To read about F's and my London trip, start here and click "newer post" to continue the story.

Wednesday, June 28, 2006

I'm seeing posts elsewhere about racial preferences, affirmative action, Prop 209, and so forth. A lot of arguments turn on qualifications, as in, the relative importance of hiring the best-qualified person for the job if it means compromising on diversity quotas, or the question of whether two people of equal qualifications have equal chances if they are of different races. Here is an article about an experiment done by University of Chicago and MIT, in which resumes with black-sounding names got far fewer calls for job interviews than the identical resumes with traditionally white names. That is telling.

But speaking as a person who has conducted many job interviews, and dealt with the people we've hired, I'd say that no two people have identical qualifications, and that paper qualifications don't mean that much. Given that you want a person with at least a B.S. in science and "some" lab experience, you don't necessarily end up hiring the person with the highest degree or the most experience. You hire the person who looks you in the eye and convinces you that she can get the job done.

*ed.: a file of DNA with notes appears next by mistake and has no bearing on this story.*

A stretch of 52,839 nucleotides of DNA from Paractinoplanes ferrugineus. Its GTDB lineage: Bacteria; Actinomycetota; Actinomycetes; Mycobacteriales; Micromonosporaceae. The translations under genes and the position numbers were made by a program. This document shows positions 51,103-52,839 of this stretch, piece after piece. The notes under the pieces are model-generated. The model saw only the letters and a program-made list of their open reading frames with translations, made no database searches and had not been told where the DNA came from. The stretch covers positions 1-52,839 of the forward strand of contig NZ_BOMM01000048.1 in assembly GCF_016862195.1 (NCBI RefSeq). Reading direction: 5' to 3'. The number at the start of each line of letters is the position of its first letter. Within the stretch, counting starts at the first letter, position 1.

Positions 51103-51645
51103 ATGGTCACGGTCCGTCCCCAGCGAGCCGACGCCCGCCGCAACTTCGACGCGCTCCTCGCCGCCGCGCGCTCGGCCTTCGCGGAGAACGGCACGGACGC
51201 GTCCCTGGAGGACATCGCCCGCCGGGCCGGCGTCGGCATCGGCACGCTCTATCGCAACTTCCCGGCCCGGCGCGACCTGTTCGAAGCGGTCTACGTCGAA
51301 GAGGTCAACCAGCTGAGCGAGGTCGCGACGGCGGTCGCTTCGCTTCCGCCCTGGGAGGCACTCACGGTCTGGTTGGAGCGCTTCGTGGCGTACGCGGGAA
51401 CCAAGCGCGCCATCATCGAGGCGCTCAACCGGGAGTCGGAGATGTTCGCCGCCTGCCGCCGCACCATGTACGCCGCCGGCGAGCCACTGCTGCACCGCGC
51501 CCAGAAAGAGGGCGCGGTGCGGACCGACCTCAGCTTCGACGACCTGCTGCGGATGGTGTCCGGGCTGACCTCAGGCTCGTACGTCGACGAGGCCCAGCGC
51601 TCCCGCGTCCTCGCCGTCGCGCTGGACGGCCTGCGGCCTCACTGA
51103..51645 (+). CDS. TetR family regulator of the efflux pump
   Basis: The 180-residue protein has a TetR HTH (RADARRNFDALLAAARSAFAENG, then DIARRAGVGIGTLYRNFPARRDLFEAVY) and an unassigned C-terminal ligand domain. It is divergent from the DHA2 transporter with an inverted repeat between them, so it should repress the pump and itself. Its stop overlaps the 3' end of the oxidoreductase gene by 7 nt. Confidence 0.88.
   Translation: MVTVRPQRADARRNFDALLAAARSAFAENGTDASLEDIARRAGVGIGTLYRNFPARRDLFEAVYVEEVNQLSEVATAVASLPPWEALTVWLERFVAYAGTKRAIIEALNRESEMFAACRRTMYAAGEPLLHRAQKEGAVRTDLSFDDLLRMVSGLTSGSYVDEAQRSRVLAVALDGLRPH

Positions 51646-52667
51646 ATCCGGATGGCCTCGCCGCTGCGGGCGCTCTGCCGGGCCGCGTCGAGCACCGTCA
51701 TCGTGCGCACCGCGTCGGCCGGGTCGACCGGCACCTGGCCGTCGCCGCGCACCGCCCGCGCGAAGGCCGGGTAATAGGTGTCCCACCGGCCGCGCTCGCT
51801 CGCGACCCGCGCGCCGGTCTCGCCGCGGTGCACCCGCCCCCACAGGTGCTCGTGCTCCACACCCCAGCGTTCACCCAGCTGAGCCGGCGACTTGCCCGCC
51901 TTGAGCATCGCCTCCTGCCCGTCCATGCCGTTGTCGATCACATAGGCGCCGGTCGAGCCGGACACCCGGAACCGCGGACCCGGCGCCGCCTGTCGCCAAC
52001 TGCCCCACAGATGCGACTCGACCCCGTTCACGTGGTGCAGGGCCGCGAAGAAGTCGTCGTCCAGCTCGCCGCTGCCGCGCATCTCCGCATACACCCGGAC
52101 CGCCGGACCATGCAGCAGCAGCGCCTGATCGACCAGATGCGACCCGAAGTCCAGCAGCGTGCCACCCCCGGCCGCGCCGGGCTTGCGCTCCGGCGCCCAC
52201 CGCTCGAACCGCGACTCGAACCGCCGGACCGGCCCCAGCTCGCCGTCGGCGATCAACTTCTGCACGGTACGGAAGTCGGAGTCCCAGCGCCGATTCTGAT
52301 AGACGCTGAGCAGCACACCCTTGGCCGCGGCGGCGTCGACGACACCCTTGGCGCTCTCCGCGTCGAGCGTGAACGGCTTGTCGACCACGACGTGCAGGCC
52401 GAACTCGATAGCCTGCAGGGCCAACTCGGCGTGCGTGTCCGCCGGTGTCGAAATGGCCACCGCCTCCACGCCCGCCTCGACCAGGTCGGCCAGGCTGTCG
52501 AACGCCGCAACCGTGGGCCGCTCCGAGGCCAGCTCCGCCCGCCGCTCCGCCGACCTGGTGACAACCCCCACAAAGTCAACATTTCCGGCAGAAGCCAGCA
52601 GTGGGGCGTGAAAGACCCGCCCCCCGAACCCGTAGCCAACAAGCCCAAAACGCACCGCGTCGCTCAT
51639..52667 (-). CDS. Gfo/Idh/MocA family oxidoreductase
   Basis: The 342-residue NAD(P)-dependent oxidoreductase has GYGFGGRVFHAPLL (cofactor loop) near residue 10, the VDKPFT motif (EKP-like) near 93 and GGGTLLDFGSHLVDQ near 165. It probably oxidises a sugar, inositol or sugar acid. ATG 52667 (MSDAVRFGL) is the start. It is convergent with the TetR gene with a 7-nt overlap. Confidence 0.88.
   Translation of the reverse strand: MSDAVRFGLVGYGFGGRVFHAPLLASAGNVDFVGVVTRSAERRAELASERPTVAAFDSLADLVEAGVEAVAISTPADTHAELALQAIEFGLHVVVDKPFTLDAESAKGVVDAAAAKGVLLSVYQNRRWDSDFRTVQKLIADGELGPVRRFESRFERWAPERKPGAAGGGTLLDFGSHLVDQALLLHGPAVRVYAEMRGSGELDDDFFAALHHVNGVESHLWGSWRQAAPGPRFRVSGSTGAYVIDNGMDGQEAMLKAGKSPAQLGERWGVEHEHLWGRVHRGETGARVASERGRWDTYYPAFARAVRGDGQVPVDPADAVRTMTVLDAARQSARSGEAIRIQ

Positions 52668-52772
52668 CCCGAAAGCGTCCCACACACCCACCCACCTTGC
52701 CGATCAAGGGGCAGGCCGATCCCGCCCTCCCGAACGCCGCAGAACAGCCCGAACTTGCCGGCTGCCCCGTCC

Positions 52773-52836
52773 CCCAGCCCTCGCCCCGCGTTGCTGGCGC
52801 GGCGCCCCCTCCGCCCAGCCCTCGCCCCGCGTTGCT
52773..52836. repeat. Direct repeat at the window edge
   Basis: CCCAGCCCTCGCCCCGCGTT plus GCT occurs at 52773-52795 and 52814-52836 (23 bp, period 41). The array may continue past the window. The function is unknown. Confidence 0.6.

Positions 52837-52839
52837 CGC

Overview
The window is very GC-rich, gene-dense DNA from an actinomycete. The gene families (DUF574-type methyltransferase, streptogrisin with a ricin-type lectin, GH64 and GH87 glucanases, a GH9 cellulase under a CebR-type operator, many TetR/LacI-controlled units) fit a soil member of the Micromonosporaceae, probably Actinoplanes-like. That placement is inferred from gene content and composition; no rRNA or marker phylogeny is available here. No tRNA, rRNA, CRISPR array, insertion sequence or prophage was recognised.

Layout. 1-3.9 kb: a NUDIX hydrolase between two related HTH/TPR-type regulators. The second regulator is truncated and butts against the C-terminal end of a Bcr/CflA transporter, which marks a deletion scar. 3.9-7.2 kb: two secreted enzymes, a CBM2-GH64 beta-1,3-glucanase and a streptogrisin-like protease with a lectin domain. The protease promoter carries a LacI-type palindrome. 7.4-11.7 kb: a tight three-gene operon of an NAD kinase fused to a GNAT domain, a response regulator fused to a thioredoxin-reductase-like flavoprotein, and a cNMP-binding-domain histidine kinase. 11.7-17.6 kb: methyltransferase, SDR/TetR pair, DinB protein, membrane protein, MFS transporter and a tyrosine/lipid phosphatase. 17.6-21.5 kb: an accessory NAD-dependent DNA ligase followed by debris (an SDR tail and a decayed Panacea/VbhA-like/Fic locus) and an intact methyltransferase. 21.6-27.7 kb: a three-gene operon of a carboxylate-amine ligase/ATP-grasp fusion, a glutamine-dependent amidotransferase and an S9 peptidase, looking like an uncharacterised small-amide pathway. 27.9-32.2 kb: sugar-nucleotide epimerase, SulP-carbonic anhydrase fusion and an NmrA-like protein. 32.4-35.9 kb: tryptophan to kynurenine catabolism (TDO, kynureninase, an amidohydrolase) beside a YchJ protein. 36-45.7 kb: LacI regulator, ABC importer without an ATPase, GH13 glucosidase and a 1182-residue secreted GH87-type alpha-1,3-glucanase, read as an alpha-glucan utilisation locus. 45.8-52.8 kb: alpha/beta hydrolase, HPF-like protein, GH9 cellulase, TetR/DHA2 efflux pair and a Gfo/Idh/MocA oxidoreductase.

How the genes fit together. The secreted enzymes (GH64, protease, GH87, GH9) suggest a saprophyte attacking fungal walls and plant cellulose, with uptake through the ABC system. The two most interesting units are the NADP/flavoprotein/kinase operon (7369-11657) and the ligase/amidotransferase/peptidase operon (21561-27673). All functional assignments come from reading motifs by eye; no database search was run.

I remember my job interview for the job I have now. My prospective boss was going on about how they wanted someone from outside the company, with technical skills they didn't have in-house, who had a fresh perspective, blah blah, and I thought, I can't sit here like a bump on a log. So when he paused for breath, I asked, "Are you looking for better productivity, or better customer service, or adherence to the methods, or documentation to show adherence to the methods?" "Yes, yes, yes, and yes," he said, smiling and sitting back, and I thought, "I've got the job." And indeed I did. This had nothing to do with my qualifications on paper, which actually didn't match what they had in their newspaper ad.

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